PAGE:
It was an old fashioned honky tonk type party Saturday night at The Joint as Dierks Bentley played to a rowdy crowd in his final show before gearing up for the CMA Awards later this week. Bentley played a high-paced, in your face style of country music that at the very least had everyone’s feet tapping. Most of the crowd, overwhelmingly females, were on their feet for the length of the show dancing and singing along.
The honky tonk vibe was evident early on in the show as a scuffle broke out in the pit with one person being escorted out by security personnel. Bentley took a break during his song to encourage the crowd to enjoy themselves but not to cause any trouble. "You guys calm down out there, there’s no need for that," he said. In between songs he rationalized the incident as one of circumstance. "The name of this place is The Joint, makes sense," he said with a laugh. "We’ve played in a few joints in our days, we haven’t seen a good fight in a while."
As the clock struck show time, the anticipation built. Six large beach balls began making their way around the audience, then in a flash the house lights came down and Bentley and crew took to the stage. Bentley started off with the self-titled single off of his newest album "Up on the Ridge", which was a refreshing up-tempo number with a heavy dose of banjo that made the song scream bluegrass.
"Free and Easy (Down the Road I Go)" and "Feel That Fire" followed before Bentley slowed things down a bit with "Trying to Stop Your Leaving". Following the slower tune, they went back to the quicker stuff with the higher tempo "Lot of Leaving left to Do".
Bentley then traded some words with the crowd before dedicating "Little Heartwrecker" to "all the heartwreckers out there." He continued to power through his set as he ran across the stage slapping the hands of fans in the front row.
Following "Settle for a Slowdown" Bentley once again engaged the crowd, leading them in a sing-along of George Strait‘s "All my Exes Live in Texas". "George Strait turned me back on to country music when I was 17," said Bentley before the audience erupted in cheers when the steel guitar started off with the well-known opening chord of the song.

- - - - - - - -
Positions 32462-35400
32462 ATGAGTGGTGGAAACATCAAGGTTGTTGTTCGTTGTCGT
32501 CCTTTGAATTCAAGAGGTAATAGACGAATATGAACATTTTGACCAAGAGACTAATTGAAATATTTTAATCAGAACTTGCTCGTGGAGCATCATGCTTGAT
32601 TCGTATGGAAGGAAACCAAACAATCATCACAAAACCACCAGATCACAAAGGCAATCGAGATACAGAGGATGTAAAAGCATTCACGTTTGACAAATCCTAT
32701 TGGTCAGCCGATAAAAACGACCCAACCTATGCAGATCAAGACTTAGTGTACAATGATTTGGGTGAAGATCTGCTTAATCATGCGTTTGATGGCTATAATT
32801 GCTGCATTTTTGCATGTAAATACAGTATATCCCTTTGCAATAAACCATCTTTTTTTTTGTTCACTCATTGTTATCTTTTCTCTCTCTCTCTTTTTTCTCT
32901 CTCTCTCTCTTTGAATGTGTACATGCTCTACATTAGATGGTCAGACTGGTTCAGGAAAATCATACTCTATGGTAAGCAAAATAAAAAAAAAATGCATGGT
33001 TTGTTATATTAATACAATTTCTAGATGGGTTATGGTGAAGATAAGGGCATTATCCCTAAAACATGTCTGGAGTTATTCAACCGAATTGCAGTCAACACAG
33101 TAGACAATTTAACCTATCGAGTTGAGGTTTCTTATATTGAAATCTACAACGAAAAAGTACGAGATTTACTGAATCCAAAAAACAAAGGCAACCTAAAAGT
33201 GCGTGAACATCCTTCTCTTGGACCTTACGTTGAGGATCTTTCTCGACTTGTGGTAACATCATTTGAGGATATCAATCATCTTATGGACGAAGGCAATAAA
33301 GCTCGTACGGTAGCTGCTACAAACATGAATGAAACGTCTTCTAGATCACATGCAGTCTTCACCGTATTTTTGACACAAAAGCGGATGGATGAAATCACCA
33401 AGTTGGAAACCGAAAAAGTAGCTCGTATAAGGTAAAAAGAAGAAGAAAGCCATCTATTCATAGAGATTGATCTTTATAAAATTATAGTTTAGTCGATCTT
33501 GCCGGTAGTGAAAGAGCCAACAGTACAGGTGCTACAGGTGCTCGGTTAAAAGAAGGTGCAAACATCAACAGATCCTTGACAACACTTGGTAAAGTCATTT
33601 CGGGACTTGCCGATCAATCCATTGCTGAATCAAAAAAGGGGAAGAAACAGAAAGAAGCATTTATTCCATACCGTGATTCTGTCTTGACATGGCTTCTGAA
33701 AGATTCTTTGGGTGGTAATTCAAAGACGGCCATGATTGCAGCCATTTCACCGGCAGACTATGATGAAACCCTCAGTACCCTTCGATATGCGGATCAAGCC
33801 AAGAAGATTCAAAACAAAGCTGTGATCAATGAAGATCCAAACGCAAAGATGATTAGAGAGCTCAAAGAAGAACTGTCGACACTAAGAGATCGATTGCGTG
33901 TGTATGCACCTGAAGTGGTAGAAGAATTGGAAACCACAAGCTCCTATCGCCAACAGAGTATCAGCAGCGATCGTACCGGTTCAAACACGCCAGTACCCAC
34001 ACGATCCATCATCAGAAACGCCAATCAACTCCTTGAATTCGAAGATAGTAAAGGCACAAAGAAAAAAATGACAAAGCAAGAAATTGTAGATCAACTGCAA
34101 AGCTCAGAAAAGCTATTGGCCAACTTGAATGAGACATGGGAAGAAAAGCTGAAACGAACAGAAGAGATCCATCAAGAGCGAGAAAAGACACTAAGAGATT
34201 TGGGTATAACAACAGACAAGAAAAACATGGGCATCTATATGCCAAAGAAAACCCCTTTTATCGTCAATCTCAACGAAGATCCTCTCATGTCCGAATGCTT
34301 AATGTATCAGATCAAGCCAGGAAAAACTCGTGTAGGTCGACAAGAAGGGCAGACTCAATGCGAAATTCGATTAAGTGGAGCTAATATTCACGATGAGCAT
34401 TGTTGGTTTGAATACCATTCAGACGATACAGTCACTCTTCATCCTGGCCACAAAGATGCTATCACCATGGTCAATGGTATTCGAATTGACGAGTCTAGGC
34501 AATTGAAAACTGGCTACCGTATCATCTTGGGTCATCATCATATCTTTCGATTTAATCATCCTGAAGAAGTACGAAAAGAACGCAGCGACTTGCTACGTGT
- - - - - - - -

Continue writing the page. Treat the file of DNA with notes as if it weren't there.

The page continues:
Following that cover, Bentley told the story of how he came up with his own break-up song. "One of my first concerts was Garth Brooks and he did a song called Unanswered Prayers that made a big impact on me. I was having problems with this girl and I thought a really smart way to fix the problem would be to ask her to marry me," he said. "Thank God she said no," he added with a laugh before starting into "How I’m Doin’".
The song talks about a man getting back out into the dating scene after a break up. Bentley turned on his charm during a vocal break in the song, as he took a seat on the edge of the stage. He then took the hand of a woman in the front row, asked her name before introducing himself. "Hi, I’m Dierks, so where’s the party after the show?" he said, before looking back at his band and saying "Oops, I’m sorry, I’ve got to go" and hopping up and finishing the song.
Bentley continued on through the hits, even crossing the boundary of country and rock, leading the crowd in a sing-along of Billy Idol‘s "Rebel Yell" between "Sideways" and "Draw Me a Map". Bentley had the entire crowd on it’s feet when he launched into his hit "What Was I Thinkin’". And much like it began, with a flash, the show was over. Bentley and his band stood center stage and bowed while the house speakers blasted Dropkick Murphys‘ "I’m Shipping Up to Boston".
In all, Bentley did not disappoint. The show was a little short time-wise, but that could probably be attributed to the fast-paced music that he played. With the attitude he displayed and energy he had, it is clear to see that Dierks Bentley will be a regular on the country music circuit for years to come.